Hepatic T1-Time Predicts Cardiovascular Risk in All-Comers Referred for Cardiovascular Magnetic Resonance: A Post-Hoc Analysis

Katharina Mascherbauer, Carolina Donà, Matthias Koschutnik, Varius Dannenberg, Christian Nitsche, Franz Duca, Gregor Heitzinger, Kseniya Halavina, Eva Steinacher, Christina Kronberger, Constanze Bardach, Dietrich Beitzke, Christian Loewe, Elisabeth Waldmann, Michael Trauner, Philipp Barkto, Georg Goliasch, Julia Mascherbauer, Christian Hengstenberg, Andreas Kammerlander

Research output: Journal article (peer-reviewed)Journal article

3 Citations (Scopus)


BACKGROUND: Liver damage is frequently observed in patients with cardiovascular disease but infrequently quantified. We hypothesized that in patients with cardiovascular disease undergoing cardiac magnetic resonance, liver T1-times indicate liver damage and are associated with cardiovascular outcome.

METHODS: We measured hepatic T1-times, displayed on standard cardiac T1-maps, in an all-comer cardiac magnetic resonance-cohort. At the time of cardiac magnetic resonance, we assessed validated general liver fibrosis scores. Kaplan-Meier estimates and Cox-regression models were used to investigate the association between hepatic T1-times and a composite endpoint of non-fatal myocardial infarction, heart failure hospitalization, and death.

RESULTS: One thousand seventy-five participants (58±18 year old, 47% female) were included (972 patients, 50 controls, 53 participants with transient elastography). Hepatic T1-times were 590±89 ms in patients and 574±45 ms in controls (P=0.052). They were significantly correlated with cardiac size and function, presence of atrial fibrillation, NT-pro-BNP levels, and gamma-glutamyl-transferase levels (P<0.001 for all). During follow-up (58±31 months), a total of 280 (29%) events occurred. On Cox-regression, high hepatic T1-times yielded a significantly higher risk for events (adjusted hazard ratio, 1.66 [95% CI, 1.45-1.89] per 100 ms increase; P<0.001), even when adjusted for age, sex, left and right ventricular ejection fraction, NT-proBNP (N-terminal prohormone of brain natriuretic peptide), and myocardial T1-time. On receiver operating characteristic analysis and restricted cubic splines, we found that a hepatic T1-time exceeding 610 ms was associated with excessive risk.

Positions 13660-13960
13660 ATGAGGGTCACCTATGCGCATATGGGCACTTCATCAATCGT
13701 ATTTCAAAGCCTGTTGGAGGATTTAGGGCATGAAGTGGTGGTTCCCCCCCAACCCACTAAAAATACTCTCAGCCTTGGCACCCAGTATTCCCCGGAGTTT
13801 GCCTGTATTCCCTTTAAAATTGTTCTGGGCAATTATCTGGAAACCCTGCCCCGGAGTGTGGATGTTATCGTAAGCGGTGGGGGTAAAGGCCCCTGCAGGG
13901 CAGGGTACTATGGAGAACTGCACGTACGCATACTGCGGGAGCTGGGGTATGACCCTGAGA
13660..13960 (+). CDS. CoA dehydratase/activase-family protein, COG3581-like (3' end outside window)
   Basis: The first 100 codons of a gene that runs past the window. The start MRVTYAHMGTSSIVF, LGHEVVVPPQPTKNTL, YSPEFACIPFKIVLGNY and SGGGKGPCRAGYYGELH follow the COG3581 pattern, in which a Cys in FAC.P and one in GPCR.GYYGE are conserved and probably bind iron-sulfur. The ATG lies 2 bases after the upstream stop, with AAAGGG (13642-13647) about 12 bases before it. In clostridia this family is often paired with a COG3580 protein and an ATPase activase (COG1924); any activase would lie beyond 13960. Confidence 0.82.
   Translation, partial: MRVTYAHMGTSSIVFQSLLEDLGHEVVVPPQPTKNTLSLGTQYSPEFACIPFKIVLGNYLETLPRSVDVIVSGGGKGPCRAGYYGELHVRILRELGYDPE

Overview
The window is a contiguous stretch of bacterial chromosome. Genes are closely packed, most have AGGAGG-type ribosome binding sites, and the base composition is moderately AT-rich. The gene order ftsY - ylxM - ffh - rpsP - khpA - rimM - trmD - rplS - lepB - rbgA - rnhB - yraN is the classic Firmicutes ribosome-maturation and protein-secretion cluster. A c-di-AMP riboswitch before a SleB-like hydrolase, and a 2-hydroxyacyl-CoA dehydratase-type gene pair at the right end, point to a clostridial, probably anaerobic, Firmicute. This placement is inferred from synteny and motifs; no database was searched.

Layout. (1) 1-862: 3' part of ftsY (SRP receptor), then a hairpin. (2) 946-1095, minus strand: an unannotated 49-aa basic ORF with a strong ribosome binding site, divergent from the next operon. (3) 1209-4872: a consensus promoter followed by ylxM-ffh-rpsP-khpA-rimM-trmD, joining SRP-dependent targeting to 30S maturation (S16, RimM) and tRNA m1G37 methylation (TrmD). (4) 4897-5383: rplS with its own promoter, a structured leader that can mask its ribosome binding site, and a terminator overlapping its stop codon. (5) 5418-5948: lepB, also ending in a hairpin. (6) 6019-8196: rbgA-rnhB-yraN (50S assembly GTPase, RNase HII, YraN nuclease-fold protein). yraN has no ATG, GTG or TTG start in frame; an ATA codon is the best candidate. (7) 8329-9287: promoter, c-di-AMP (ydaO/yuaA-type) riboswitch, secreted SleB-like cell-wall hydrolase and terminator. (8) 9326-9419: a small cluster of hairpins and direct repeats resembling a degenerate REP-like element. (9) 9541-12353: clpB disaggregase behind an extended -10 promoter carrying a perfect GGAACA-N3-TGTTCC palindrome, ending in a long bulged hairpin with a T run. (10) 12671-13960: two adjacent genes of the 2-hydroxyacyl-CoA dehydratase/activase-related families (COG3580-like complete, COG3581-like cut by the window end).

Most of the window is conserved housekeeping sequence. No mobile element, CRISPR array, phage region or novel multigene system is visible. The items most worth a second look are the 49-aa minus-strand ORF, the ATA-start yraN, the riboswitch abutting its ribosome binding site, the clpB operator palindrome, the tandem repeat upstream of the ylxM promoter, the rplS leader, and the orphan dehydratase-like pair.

CONCLUSIONS: Hepatic T1-times on standard cardiac magnetic resonance scans were significantly associated with cardiac size and function, comorbidities, natriuretic peptides, and independently predicted cardiovascular mortality and morbidity. A hepatic T1-time >610 ms seems to indicate excessive risk.

REGISTRATION: URL: https://www.

CLINICALTRIALS: gov; Unique identifier: NCT04220450.

Original languageEnglish
Pages (from-to)721-732
Number of pages12
JournalCirculation: Cardiovascular Imaging
Issue number10
Publication statusPublished - 01 Oct 2022


  • Adult
  • Aged
  • Female
  • Humans
  • Male
  • Middle Aged
  • Cardiovascular Diseases/epidemiology
  • Heart Disease Risk Factors
  • Liver/diagnostic imaging
  • Magnetic Resonance Spectroscopy
  • Time Factors
  • heart failure
  • magnetic resonance imaging
  • liver

ASJC Scopus subject areas

  • Cardiology and Cardiovascular Medicine
  • Radiology, Nuclear Medicine and Imaging


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